After years of haggling with Israeli regulatory authorities and politicians, natural-gas companies have begun actual drilling at the huge Leviathan reservoir off the Israeli coast.
“Last night we started drilling at Leviathan,” said Yossi Abu, CEO of Delek Drilling and Avner Oil Exploration, at the 9th National Committee for Energy conference in Tel Aviv on Tuesday morning. “We are determined to increase and satisfy the demand of the Israeli economy.”
Minister of National Infrastructure, Energy, and Water Resources Yuval Steinitz paid a visit to the Leviathan rig, where he recalled his visionary policy and looked into the future some more:
“A year ago, when I spoke about exporting gas to Turkey and Italy, it seemed like a fantasy,” Mr. Steinitz said. “Now it turns out that we have renewed relations with Turkey, and Israel is also becoming an important energy player vis-à-vis Italy and Europe in general.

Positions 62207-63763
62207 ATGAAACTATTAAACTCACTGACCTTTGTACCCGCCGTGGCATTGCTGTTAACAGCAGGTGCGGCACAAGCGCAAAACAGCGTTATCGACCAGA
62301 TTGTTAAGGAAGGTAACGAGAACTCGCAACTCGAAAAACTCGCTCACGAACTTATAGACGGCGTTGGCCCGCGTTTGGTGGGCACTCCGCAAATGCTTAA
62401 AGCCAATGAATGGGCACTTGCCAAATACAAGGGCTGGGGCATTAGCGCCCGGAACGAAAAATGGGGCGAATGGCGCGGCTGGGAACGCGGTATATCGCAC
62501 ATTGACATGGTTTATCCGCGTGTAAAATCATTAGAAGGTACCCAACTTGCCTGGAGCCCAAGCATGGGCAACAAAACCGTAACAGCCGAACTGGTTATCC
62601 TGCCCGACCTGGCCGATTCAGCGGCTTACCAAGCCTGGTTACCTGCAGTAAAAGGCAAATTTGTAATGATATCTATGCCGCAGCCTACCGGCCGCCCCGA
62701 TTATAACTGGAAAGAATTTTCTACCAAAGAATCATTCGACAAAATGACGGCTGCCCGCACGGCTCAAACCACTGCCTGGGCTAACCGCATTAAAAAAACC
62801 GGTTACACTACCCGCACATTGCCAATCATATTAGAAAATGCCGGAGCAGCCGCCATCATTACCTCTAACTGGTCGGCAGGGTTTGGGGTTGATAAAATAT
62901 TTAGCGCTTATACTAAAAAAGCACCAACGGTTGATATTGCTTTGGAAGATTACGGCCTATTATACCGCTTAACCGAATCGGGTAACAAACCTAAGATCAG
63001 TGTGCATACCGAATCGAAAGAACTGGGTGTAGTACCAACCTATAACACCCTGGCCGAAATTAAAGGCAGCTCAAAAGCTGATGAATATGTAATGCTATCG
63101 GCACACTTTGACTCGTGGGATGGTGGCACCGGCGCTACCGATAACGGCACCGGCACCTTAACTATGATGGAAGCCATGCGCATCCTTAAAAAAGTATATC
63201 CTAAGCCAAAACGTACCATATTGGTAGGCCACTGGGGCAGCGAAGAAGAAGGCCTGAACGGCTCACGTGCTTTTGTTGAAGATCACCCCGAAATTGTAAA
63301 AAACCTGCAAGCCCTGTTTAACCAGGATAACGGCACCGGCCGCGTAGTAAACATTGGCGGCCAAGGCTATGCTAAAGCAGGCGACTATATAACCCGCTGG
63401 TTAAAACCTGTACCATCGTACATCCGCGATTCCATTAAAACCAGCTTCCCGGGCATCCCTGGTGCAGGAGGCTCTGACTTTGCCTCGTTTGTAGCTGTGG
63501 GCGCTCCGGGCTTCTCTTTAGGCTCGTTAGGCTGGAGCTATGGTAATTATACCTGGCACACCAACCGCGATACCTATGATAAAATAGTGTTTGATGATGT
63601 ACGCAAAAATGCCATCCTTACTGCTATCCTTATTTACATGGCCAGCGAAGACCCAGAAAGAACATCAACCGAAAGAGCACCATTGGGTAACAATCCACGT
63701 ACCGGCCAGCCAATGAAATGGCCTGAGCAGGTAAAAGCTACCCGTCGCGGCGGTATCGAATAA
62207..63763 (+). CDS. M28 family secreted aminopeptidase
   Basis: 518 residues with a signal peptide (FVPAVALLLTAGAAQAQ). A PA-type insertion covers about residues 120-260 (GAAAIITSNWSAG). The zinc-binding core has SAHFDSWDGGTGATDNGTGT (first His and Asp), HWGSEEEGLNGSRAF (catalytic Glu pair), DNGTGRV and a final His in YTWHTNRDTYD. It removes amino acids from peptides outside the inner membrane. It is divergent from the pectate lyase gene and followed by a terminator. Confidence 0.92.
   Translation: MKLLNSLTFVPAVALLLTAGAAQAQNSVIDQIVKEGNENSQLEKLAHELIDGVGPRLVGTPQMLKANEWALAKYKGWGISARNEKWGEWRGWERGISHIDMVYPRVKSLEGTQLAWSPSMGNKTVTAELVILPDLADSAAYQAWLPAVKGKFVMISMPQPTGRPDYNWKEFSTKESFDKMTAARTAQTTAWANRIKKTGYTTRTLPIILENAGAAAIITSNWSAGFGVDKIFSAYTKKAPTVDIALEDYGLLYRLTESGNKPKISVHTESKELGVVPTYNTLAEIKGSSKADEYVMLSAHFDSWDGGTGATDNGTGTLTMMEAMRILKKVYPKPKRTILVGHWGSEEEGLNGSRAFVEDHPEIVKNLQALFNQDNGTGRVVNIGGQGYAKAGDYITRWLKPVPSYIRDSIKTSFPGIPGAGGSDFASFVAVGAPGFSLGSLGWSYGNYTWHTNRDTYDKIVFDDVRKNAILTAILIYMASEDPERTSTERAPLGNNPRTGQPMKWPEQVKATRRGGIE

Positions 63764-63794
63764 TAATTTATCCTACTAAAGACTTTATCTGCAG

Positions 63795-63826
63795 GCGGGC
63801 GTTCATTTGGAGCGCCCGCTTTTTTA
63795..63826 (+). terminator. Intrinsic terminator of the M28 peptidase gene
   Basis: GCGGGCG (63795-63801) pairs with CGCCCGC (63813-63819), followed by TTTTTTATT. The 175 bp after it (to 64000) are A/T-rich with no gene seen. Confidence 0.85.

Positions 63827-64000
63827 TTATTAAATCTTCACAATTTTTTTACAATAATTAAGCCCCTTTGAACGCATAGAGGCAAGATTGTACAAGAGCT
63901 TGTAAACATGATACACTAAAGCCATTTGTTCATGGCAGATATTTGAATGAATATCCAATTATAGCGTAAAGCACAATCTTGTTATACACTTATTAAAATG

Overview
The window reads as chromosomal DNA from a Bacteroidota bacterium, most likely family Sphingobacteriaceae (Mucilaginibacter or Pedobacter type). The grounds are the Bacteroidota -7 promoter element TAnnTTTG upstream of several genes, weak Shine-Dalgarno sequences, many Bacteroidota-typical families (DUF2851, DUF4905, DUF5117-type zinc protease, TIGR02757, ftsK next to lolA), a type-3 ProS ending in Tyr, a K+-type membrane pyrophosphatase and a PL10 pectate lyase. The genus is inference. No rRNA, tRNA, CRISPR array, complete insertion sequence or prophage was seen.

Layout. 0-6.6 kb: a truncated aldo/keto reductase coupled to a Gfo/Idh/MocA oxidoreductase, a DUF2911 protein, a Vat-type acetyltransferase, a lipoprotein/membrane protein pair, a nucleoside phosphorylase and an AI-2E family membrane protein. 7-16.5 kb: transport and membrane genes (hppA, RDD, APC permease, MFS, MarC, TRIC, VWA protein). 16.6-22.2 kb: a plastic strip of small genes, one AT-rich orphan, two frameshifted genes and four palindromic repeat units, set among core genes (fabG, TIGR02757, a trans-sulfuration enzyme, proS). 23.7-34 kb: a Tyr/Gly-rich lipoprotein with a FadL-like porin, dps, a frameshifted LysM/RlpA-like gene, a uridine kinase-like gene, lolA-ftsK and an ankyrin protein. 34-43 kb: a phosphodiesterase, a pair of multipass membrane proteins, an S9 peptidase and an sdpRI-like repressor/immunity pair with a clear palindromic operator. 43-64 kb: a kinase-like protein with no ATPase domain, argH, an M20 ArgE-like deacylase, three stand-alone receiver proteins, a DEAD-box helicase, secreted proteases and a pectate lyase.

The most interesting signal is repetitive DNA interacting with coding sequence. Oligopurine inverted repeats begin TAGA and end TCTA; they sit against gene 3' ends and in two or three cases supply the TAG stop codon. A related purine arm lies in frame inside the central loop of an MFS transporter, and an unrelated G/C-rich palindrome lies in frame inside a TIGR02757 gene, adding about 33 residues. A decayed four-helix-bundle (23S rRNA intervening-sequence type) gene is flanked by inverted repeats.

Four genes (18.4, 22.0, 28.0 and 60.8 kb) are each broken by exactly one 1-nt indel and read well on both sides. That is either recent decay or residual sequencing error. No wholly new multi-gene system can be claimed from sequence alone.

“We’re on the map in natural gas, too, not just in high tech. We already have enough gas now to justify two export pipelines, and the forecasts say that within a few years, the quantities will be much bigger, so a pipeline to Turkey won’t be at the expense of a pipeline to Italy. We’re working on them simultaneously – we’re in touch with Egypt, and there are other directions. At least two export horizons will be developed, and if quantities increase in the coming years, maybe more.”
However, Steinitz was not so pleased with the Leviathan investors, who have not exactly leapt onto the bandwagon of the projected Israel-European gas pipeline.
According to Globes, senior European officials said on Monday that “the potential natural gas reserves of Israel and Cyprus were greater than those of Norway,” rated 16th in the world in proven natural-gas reserves and a major supplier to Europe.
“In yesterday’s discussions, the EU presented its forecast, which sounds even more positive and optimistic than our official forecasts that mention doubling or tripling the existing quantities, but we’ll wait before we speak,” Steinitz said.
Then, referring to Noble and Delek, the main developers of Leviathan, Steinitz said:
“Someone who already has a gas reservoir is interested in short-term projects, and is less interested in projects like a cross-Med gas pipeline, for which the timetable is eight years. I’m always attentive to the private sector, but in the end, the place where Israel’s policy and overall navigation is determined is here. The energy companies aren’t managing the energy sector; the government is managing the energy sector.”